REVIEW: "Steal This Computer Book 4.0", Wallace Wang
- BKSTLTCB.RVW 20060819
"Steal This Computer Book 4.0", Wallace Wang, 2006, 1-59327-105-0,
%A Wallace Wang bothecat@...
%C 555 De Haro Street, Suite 250, San Francisco, CA 94107
%I No Starch Press
%O U$29.95/C$38.95 415-863-9900 fax 415-863-9950 info@...
%O Audience n- Tech 1 Writing 1 (see revfaq.htm for explanation)
%P 361 p. + CD-ROM
%T "Steal This Computer Book 4.0: What They Won't Tell You About the
This book is still being promoted as a security text. The table of
contents lists a bewildering variety of topics, most related to
security breaking. The introduction doesn't really provide much
information about what the book is about, either, except that it
appears to be big on self-improvement. It seems to imply that the
book isn't meant as a how-to manual for hacking, but more as a
philosophical statement urging people to think for themselves. In
response, all that I can say is that neither the promotion of the book
nor the text itself stresses this intention, and I personally cannot
find any utility in the volume for teaching critical thinking skills.
Part one is supposed to be a historical look at "hackers." Chapter
one says that curiosity is good, and the US government did very bad
things to some of its own people. Phone phreaking stories are in
chapter two. Chapter three provides random information about social
engineering (aka "lying") and locks.
Part two turns to early (PC era) computers. Chapter four tells you
how to write an ANSI bomb (be still my beating heart), and retails
haphazard (old) information about (old) viruses. Stories about
trojans and misinformation about worms is in chapter five, while tales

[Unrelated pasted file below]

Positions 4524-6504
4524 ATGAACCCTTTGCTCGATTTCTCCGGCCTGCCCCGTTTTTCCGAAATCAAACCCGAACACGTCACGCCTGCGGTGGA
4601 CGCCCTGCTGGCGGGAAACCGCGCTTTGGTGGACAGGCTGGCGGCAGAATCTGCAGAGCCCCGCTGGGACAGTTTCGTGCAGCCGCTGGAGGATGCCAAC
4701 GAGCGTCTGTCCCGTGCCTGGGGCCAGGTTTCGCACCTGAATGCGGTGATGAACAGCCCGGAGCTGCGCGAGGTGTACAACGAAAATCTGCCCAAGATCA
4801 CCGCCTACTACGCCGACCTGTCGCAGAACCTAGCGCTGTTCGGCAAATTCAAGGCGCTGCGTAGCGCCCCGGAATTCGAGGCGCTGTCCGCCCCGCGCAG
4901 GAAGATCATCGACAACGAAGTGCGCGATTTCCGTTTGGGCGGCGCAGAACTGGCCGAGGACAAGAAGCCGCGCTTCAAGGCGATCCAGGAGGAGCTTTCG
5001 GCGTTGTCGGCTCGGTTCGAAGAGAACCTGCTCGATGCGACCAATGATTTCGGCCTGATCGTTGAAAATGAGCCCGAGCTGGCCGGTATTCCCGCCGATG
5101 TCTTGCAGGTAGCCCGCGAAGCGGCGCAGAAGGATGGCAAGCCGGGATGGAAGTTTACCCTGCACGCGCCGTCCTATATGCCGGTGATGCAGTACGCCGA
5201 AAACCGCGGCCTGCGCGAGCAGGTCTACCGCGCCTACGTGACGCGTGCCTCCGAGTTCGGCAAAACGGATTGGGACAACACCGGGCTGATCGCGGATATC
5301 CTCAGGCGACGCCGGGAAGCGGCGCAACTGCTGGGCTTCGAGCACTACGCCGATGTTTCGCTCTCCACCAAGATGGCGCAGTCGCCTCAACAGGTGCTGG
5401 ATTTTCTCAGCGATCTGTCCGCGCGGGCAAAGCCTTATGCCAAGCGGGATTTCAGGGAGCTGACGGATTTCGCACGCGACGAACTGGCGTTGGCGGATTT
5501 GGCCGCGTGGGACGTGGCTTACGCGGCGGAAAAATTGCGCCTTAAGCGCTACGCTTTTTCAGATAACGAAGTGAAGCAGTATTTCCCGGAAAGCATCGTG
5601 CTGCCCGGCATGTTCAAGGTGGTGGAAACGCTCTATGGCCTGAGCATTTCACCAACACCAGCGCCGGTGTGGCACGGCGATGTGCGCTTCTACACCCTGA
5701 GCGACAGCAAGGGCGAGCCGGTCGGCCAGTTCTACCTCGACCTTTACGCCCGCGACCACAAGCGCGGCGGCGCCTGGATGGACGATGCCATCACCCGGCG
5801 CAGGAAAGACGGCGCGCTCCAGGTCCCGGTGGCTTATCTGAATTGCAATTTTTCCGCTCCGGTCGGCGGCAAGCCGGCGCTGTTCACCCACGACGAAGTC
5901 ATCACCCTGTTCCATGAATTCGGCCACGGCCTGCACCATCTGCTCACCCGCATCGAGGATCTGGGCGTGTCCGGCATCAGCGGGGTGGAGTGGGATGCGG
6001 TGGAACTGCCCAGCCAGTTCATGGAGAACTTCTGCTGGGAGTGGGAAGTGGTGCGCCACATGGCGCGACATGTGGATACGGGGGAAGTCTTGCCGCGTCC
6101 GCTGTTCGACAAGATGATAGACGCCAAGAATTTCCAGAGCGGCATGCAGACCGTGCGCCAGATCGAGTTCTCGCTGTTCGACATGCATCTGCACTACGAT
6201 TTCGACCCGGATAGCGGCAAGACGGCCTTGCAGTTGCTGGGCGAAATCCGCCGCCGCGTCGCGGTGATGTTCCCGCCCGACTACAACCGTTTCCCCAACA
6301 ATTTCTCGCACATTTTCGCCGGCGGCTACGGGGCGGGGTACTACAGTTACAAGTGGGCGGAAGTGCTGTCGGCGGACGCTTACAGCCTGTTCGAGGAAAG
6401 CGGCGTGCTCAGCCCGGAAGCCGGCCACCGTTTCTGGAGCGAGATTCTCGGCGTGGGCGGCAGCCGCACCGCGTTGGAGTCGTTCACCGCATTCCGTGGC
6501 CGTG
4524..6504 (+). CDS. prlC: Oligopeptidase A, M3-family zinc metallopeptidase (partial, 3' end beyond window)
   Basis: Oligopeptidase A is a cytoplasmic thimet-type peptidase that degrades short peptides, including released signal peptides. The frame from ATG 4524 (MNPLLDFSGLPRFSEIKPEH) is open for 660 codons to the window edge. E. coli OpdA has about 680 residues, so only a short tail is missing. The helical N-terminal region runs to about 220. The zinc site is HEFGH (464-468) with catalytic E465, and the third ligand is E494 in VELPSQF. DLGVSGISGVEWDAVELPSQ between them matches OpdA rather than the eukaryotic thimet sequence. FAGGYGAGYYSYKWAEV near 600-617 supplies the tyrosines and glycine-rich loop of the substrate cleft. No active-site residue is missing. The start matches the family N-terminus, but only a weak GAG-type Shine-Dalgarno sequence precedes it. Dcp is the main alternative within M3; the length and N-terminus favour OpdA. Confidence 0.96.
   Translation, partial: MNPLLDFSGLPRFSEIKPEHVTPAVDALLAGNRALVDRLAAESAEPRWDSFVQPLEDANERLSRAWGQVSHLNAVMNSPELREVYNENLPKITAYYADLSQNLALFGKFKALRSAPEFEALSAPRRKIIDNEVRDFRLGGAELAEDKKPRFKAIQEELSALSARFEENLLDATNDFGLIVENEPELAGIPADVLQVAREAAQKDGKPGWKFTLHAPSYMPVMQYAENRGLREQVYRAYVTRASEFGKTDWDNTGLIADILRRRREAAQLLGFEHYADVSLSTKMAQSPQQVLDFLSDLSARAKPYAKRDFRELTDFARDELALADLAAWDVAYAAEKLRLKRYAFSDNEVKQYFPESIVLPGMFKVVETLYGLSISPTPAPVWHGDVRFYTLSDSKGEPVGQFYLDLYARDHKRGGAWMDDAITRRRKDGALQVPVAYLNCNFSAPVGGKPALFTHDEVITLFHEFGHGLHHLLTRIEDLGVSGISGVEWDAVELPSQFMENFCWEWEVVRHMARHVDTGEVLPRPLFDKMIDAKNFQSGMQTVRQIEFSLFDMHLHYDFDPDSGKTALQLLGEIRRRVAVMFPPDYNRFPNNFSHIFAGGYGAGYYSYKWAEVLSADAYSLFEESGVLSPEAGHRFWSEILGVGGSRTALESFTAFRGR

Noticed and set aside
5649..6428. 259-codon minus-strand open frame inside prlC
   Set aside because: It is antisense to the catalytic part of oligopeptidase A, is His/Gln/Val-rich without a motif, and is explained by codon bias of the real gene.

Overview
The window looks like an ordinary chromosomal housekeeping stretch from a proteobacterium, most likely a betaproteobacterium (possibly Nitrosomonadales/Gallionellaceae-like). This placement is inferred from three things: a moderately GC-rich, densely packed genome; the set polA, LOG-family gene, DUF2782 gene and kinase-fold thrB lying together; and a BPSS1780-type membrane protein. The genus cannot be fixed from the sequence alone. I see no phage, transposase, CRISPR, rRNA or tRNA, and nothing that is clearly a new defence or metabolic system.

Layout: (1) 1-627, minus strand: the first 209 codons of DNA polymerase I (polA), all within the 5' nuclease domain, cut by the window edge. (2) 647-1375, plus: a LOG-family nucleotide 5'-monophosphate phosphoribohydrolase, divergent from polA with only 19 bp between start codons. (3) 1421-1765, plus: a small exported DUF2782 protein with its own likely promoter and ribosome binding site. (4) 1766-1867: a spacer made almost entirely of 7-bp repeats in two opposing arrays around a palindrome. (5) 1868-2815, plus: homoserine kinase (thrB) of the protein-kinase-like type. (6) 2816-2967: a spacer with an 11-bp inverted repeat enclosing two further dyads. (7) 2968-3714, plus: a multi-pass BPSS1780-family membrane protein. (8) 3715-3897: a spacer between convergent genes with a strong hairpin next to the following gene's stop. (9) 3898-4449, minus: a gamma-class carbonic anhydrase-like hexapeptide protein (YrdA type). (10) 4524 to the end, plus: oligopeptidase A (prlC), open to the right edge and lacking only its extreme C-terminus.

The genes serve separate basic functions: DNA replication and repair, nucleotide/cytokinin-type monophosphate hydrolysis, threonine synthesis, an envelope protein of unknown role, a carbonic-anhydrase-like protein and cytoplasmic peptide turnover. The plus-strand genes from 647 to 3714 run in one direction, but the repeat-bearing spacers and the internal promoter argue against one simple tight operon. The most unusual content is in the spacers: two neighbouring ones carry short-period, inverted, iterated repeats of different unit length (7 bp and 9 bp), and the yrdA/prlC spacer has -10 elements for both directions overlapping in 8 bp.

of software copyright are in six.
Part three moves to the Internet. Chapter seven tells you where to
find "hackers," and tries to confuse the distinction between whitehat
and blackhat. Port scanning and wardriving get an overview in chapter
eight. Nine lists a few password attacks. Minimal material on
rootkits makes up chapter ten. Chapter eleven starts with a
discussion of filtering and DNS (Domain Name Service) poisoning, and
then lists some examples of censorship. Chapter twelve takes a quick
peek at file sharing networks, without much review of the technology.
Part four looks into "real world" hackers. Just what this might be is
not clear, but might be intimated by the fact that chapter thirteen
lists Internet frauds. Fourteen gets into cyberstalking and gathering
information about individuals online. The fact that corporate news
sources have been caught faking "news" photographs and other items is
used, in chapter fifteen, to suggest that blogs are a better source of
news. Various hacktivist activities are described in chapter sixteen.
Chapter seventeen lists some online hate activities.
I am afraid to say that I agree with Wang on part five: the future of
online malicious activity will increasingly involve profit. Chapter
eighteen looks at identity theft and spam. Web advertising, mostly of
the pop-up type, is in nineteen. Chapter twenty reviews spyware.
Part six purportedly provides information about protection. Chapter
twenty-one suggests how to save money via the Internet (without really
emphasizing the fact that you have to be pretty careful pursuing that
objective). Chapter twenty-two notes a few things about forensics and
mentions ways to get rid of some information automatically stored in
your computer. Hardening your computer is a good idea, but the
content of chapter twenty-three is unreliable: it is unlikely to help
secure your computer, and may end up damaging it.
Bottom line? This book is unfocused in conception and hasty in
execution. Yes, it is aimed at a technically unsophisticated
audience, but yelling "hey, watch out" is unlikely to be of help to
anyone. (One suspects that it would be appropriate for this book to
have a "code orange" cover.) On the one hand, it does not provide the
esoteric information that both the author and publisher promise, so it
isn't any threat. On the other hand, the author demonstrates no
particular technical skill or knowledge on any topic, so it hasn't any
other value, either. This random collection of information may
provoke some thought in non-technical computer users, but browsing of
the net for yourself is probably much, much more useful in that
regard. This edition is much more technically focused than the first
edition, but no more useful.
copyright Robert M. Slade, 1998, 2006 BKSTLTCB.RVW 20060819
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